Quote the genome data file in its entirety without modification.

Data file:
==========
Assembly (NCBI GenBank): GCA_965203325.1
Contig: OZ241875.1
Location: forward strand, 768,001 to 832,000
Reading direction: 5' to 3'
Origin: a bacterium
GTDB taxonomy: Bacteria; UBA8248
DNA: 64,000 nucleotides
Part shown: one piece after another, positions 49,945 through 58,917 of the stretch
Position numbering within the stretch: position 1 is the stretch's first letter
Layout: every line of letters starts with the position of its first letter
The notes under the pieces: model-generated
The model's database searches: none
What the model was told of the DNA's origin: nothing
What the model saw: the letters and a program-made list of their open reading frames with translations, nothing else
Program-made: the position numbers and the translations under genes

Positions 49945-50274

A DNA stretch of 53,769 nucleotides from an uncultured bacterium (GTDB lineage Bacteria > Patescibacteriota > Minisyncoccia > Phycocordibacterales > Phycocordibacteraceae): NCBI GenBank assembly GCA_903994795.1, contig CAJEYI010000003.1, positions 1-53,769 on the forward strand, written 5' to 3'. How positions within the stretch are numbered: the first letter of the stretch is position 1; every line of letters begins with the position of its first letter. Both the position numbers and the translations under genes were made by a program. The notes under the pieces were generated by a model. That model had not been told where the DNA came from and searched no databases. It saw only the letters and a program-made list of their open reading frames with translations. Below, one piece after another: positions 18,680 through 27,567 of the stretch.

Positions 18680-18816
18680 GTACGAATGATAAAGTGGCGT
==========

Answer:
Assembly (NCBI GenBank): GCA_965203325.1
Contig: OZ241875.1
Location: forward strand, 768,001 to 832,000
Reading direction: 5' to 3'
Origin: a bacterium
GTDB taxonomy: Bacteria; UBA8248
DNA: 64,000 nucleotides
Part shown: one piece after another, positions 49,945 through 58,917 of the stretch
Position numbering within the stretch: position 1 is the stretch's first letter
Layout: every line of letters starts with the position of its first letter
The notes under the pieces: model-generated
The model's database searches: none
What the model was told of the DNA's origin: nothing
What the model saw: the letters and a program-made list of their open reading frames with translations, nothing else
Program-made: the position numbers and the translations under genes

Positions 49945-50274

A DNA stretch of 53,769 nucleotides from an uncultured bacterium (GTDB lineage Bacteria > Patescibacteriota > Minisyncoccia > Phycocordibacterales > Phycocordibacteraceae): NCBI GenBank assembly GCA_903994795.1, contig CAJEYI010000003.1, positions 1-53,769 on the forward strand, written 5' to 3'. How positions within the stretch are numbered: the first letter of the stretch is position 1; every line of letters begins with the position of its first letter. Both the position numbers and the translations under genes were made by a program. The notes under the pieces were generated by a model. That model had not been told where the DNA came from and searched no databases. It saw only the letters and a program-made list of their open reading frames with translations. Below, one piece after another: positions 18,680 through 27,567 of the stretch.

Positions 18680-18816
18680 GTACGAATGATAAAGTGGCGT